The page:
Baking Basics: How to Make Caramel Sauce
I’m getting down to basics today with a very detailed step-by-step picture to making homemade caramel sauce. For this baking basic, I will be going through the wet process vs. dry process for making caramel sauce. The wet process utilizes water to dissolve the sugar (stay tuned for the dry method tutorial). I’ve done this tutorial before in a previous post but not as detailed. Today, I’m breaking it out on its own with a color chart for the different stages of caramelizing since many of you have had a few questions regarding certain steps-specifically, “What is dark amber”.
For this caramel sauce tutorial, I will go through the different color stages including the dark amber that you so often see me directing you towards in my dessert recipes. You will often hear me refer to it as a ‘burnt caramel flavor’. I should mention it’s not truly burnt, since burnt caramel is disgusting and not usable. But it’s a term adopted because it’s the smoky point during the dark amber stage. I like my caramel taken just beyond that smoky point by about 30 seconds before I add my heavy cream and butter. This is when the sugar caramelizes to the point of actually imparting a deep flavor rather than just being sweet.
I don’t have temperatures listed, as the caramelizing process moves too fast to grab an accurate reading. I also don’t have times listed once the coloring starts since there are too many variables such as different types of stove ranges, types of pots used, size of pots – all these things will change the time. When you’re working with caramel things move real fast once the first shade of amber appears.
Trust me when I say you will learn to use your nose and eyes to gauge the readiness of when and how you like your homemade caramel sauce. Don’t worry if you mess it up the first, second or third time-I’m sure most of us did. Luckily, sugar is cheap and it’s like riding bike once you nail it, you won’t forget it.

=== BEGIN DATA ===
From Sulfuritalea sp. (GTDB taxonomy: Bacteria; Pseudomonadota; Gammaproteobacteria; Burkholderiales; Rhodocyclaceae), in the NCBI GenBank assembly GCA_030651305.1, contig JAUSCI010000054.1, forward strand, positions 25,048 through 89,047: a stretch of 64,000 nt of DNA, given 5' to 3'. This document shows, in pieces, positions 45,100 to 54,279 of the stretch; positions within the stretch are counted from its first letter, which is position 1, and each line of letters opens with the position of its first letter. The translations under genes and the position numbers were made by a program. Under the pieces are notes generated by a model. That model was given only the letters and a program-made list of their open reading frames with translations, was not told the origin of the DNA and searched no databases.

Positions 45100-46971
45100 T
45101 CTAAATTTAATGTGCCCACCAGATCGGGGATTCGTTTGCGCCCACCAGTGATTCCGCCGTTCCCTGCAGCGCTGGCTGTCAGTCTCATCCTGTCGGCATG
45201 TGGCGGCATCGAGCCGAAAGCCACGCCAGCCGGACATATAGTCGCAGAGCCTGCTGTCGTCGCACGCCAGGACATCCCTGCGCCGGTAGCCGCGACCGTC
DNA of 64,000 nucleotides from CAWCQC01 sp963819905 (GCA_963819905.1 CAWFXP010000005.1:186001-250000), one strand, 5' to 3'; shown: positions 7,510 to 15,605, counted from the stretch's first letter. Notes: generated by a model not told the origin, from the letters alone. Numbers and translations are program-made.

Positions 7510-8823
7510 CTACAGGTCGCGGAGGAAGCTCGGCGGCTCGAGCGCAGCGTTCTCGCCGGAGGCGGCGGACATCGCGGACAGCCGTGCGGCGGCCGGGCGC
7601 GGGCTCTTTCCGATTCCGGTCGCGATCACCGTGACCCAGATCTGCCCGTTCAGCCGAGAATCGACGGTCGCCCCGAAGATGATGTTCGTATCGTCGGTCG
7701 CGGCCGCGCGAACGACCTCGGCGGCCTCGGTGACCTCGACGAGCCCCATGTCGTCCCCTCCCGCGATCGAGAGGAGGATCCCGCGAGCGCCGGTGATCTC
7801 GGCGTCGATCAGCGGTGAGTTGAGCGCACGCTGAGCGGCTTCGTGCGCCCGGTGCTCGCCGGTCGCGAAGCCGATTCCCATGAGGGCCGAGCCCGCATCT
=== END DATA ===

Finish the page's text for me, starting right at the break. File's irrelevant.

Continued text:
Homemade Caramel Sauce
Makes approximately 14-16oz
- 1 cup sugar
- 6 tablespoons water
- 4 tablespoon butter
- ¼ c heavy cream
- 1/4 teaspoon salt (optional, for salted caramel sauce)
- Place sugar and water into a saucepan over medium low heat and stir the until sugar has dissolved. Dissolve any crystals forming on the side with a wet pastry brush.
- Once sugar has dissolved increase heat to high.
- At this point do not stir the mixture directly. Now and then, using the handle, give the pot a swirl to keep the mixture moving. The mixture will start to bubble after a minute or so.
- After 3-4 minutes the mixture will turn from a light amber to medium amber and then finally to a dark reddish brown color. Once the mixture starts to smoke, add the butter and heavy cream. The mixture will bubble wildly. Whisk to combine (bubbles will subside upon cooling). Set aside to cool completely.
- The longer the caramel cooks the harder it will become as it cools.
- If after cooling the caramel is too hard, re-heat it and add more water, milk or heavy cream to thin it.
- If after cooling the caramel is too liquid-y, make a second batch and cook the caramel slightly longer, then mix the two together.
- For a deeper caramel flavor add your butter and cream after the mixture has smoked for about 30 seconds.